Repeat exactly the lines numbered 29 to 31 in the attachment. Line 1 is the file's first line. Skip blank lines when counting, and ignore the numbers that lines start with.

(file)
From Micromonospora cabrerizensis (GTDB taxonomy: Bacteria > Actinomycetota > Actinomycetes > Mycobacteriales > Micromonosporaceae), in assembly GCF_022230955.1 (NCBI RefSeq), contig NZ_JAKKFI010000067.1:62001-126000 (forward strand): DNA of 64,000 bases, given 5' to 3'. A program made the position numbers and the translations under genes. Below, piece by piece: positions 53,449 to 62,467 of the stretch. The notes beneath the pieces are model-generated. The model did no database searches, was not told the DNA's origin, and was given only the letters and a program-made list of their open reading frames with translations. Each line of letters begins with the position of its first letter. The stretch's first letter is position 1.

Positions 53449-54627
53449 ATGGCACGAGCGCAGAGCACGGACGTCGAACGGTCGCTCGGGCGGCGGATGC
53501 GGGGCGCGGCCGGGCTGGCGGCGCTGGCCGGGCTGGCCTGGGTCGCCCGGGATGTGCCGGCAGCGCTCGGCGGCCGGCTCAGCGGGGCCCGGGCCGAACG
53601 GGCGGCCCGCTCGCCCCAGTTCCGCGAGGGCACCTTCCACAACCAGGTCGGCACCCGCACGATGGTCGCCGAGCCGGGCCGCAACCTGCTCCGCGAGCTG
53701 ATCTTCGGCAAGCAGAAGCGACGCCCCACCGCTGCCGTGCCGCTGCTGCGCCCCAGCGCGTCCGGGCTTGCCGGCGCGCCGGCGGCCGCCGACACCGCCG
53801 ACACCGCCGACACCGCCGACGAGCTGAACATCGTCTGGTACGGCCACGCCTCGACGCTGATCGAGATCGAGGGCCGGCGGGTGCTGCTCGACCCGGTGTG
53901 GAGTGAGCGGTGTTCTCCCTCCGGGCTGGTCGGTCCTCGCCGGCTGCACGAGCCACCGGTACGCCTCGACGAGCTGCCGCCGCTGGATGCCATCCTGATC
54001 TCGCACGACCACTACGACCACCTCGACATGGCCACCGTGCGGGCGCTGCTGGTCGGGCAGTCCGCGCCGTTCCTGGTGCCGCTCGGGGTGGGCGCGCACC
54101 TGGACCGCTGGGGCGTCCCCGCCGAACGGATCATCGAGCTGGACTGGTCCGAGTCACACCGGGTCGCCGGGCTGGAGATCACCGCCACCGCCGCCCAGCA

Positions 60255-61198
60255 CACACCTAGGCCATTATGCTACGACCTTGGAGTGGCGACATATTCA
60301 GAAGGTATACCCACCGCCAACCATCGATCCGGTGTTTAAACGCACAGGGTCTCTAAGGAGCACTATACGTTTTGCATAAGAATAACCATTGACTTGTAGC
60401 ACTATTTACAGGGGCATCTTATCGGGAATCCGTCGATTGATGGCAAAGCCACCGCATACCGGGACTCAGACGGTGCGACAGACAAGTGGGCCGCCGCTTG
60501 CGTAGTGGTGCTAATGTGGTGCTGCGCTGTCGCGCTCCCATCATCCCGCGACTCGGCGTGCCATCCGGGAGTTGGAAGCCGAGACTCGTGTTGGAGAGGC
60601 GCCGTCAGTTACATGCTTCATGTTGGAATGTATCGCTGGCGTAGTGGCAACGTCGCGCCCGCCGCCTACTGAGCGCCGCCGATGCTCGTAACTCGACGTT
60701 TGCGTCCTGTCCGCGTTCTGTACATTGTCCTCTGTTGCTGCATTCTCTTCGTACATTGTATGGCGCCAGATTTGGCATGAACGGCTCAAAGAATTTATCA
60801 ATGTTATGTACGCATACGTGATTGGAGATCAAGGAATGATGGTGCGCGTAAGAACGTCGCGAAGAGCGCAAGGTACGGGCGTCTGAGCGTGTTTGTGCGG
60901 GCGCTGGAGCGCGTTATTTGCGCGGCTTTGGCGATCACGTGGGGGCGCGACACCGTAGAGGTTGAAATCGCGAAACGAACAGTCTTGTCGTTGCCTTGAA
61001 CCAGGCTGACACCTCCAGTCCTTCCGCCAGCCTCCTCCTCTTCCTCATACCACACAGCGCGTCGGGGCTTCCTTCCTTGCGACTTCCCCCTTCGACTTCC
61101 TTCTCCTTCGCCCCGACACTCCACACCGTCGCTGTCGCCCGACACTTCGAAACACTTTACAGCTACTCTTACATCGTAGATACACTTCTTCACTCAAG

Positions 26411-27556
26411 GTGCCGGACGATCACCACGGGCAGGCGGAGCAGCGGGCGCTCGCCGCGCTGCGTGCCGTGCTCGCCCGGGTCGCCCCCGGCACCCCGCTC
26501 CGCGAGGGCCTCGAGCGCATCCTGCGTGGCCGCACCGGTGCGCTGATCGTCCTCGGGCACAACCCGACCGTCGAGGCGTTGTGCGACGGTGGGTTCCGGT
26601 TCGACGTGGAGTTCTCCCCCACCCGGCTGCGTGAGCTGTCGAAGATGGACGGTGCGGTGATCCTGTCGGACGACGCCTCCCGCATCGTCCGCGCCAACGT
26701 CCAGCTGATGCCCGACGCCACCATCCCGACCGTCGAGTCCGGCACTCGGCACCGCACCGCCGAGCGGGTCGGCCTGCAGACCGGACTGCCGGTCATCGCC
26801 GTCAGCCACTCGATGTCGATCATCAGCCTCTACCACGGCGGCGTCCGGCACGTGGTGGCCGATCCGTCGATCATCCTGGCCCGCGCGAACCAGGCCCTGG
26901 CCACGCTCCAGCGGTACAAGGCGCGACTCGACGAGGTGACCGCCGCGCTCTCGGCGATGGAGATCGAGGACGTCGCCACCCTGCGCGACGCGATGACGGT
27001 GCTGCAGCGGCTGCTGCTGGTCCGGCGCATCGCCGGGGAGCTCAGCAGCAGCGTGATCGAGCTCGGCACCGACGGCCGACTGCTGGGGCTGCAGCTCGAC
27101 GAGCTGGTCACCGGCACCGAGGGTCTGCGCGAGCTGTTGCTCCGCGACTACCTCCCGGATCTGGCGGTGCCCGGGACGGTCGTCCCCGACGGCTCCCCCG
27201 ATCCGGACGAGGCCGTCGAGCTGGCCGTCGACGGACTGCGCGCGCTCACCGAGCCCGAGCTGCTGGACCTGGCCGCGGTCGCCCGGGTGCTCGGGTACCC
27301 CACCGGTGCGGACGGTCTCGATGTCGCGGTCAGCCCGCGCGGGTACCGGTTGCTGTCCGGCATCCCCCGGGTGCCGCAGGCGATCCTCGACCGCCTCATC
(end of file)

27001 GCTGCAGCGGCTGCTGCTGGTCCGGCGCATCGCCGGGGAGCTCAGCAGCAGCGTGATCGAGCTCGGCACCGACGGCCGACTGCTGGGGCTGCAGCTCGAC
27101 GAGCTGGTCACCGGCACCGAGGGTCTGCGCGAGCTGTTGCTCCGCGACTACCTCCCGGATCTGGCGGTGCCCGGGACGGTCGTCCCCGACGGCTCCCCCG
27201 ATCCGGACGAGGCCGTCGAGCTGGCCGTCGACGGACTGCGCGCGCTCACCGAGCCCGAGCTGCTGGACCTGGCCGCGGTCGCCCGGGTGCTCGGGTACCC